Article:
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By Margaret Hopper

The Silver District school board met Tuesday evening, December 15, starting at 6:01 p.m. with all five members present: Arnold Torres, Chris Arvidson, Tony Egan, Mike McMillan and Frances Vasquez, board president.

Gilbert Helton, Grant County Emergency Manager, and Captain Rickie Villalobos, Silver City Police, informed the board of their findings on the October 19 High School Active Shooter Drill. Both stressed the level of cooperation the school and agencies were developing over the two-year period they had worked together.

Recalling the exercises and planning meetings, they agreed that the drill and training was a good one. Egan asked about command priorities; they responded that it was shared, and first arrivals would take command as they arrived. Locally, they were good at sharing. Gus Benakis. Assistant Superintendent, noted that the drill took place during fall break, so only personnel involved were present. Helton said future work would address evacuation of students and possible negatives; they still had work to do.

Nancy Stephens of Imagination Library explained the goals and benefits of the organization Dolly Parton, who grew up in a low-literacy part of Tennessee, founded to improve reading, especially in rural areas and places where reading levels were low. Starting from newborns to age five, children receive a book each month. Parents usually hold the child and start reading on the book's arrival.

Stephens said local studies were underway to assess the improvements the organization made here. One of the more exciting findings from other sources was that children who received this attention could enter school after the fifth birthday with vocabularies up to ten times greater than children who lacked this experience. She asked for referrals of additional youngsters and volunteers willing to help. Financial help was fine, too.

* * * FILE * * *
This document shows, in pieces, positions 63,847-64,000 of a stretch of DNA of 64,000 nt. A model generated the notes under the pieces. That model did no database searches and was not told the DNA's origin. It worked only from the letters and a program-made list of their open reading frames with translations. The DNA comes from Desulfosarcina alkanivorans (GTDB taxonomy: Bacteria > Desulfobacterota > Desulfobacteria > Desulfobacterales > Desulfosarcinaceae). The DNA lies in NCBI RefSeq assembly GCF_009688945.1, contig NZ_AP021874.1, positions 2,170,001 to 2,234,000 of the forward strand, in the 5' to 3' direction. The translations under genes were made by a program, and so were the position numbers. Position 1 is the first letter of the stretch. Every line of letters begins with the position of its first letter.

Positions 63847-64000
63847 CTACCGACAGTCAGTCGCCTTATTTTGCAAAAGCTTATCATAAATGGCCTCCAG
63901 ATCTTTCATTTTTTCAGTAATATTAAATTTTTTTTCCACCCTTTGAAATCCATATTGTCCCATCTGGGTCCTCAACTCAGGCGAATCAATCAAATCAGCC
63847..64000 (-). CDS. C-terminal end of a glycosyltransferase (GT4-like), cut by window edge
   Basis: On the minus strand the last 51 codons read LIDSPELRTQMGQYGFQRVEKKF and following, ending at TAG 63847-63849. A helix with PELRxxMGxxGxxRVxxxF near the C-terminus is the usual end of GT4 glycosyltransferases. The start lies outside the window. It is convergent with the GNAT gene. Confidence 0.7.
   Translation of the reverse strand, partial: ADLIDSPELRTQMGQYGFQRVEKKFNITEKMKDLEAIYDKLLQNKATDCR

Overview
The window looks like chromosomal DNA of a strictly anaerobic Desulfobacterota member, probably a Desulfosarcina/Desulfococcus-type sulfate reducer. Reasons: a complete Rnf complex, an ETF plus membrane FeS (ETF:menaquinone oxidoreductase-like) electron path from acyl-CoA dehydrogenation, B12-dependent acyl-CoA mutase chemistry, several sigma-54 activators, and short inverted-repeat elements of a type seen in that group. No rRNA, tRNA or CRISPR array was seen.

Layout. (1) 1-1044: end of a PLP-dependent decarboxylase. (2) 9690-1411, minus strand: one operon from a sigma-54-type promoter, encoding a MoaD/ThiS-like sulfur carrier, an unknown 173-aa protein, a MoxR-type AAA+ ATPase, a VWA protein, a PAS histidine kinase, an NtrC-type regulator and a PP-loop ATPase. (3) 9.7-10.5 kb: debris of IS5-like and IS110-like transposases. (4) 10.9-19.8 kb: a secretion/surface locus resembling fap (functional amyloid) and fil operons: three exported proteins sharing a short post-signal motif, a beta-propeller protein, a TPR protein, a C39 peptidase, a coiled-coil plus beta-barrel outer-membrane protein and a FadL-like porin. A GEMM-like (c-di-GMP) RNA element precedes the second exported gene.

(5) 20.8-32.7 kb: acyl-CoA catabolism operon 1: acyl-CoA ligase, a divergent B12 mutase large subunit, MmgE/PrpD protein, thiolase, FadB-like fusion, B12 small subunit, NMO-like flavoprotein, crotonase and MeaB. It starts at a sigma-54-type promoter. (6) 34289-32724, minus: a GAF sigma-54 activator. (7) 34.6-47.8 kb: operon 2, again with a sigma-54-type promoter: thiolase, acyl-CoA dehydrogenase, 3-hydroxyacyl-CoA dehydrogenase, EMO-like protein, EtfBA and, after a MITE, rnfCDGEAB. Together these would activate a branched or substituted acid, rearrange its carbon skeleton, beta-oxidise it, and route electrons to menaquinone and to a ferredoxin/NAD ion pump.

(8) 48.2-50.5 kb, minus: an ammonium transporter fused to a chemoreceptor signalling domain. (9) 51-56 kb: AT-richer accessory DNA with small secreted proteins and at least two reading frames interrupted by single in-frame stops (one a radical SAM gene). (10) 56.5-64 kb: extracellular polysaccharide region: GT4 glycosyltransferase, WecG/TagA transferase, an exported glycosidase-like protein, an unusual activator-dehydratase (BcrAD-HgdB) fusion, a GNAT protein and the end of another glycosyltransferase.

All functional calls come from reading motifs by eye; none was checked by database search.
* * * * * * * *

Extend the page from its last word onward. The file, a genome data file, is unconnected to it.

Bianca Padilla of the Probation Department and Jose Hernandez, truant officer, reported on the improved attendance rates. In 2014-15 the average attendance rate was 93.7 percent, and at present, it is at 95.01, which they hope to keep and improve upon through May. Hernandez said he had excellent help from school secretaries keeping records. All school personnel had been helping. They had worked on 190 referrals and 167 of those, 88 percent, had started complying after the first contact.

The other 12 percent, (23 students) required more intervention, visits and contracts, and a few, when all else failed, were taking the legal route with the district attorney's office. Padilla noted that they could move the process faster this year; they no longer had to wait until May to take certain actions. A few students have to be “tracked down” to learn if they transferred to other districts of if they simply didn't return. On home visits, stories may vary as to bruises, and when there is nothing to eat, they call in CYFD to check the kids. Over all, it appears that their work is successful, she said.

Speaking for SCEA, Leslie Fritz, NM-NEA union representative from Las Cruces, reported on conditions she said were pleasing, such as the National Elementary and Secondary Education Act, ESEA, previously known as the No Child Left Behind, NCLB, The new one is the ESSA, Every Student Succeeds Act. Formerly, test scores determined if schools were succeeding. Now, there are many more measures to consider, such as access to counselors or school nurses, the arts or electives. She said it also moves some decision-making to the state and local levels.

Another change was an injunction granted by an Albuquerque judge, which puts a hold on any sort of punitive action being taken by the NM Public Education Department as “value-added scores” for teacher evaluations. She thanked Silver administrators who had helped in the process of getting this. Further, there were lawsuits in progress to remove those controls and return them to the local level.

Fritz said the local union had filed a Prohibited Practices complaint with the New Mexico Public Employee Labor Relations Board charging that the high school administration had interfered and discriminated in the work of the association (union) to legally conduct its business. At issue was an employee, who left her employment. And, if proven, that an order would be issued that such practices would stop. She handed out copies of the complaint to board members and press.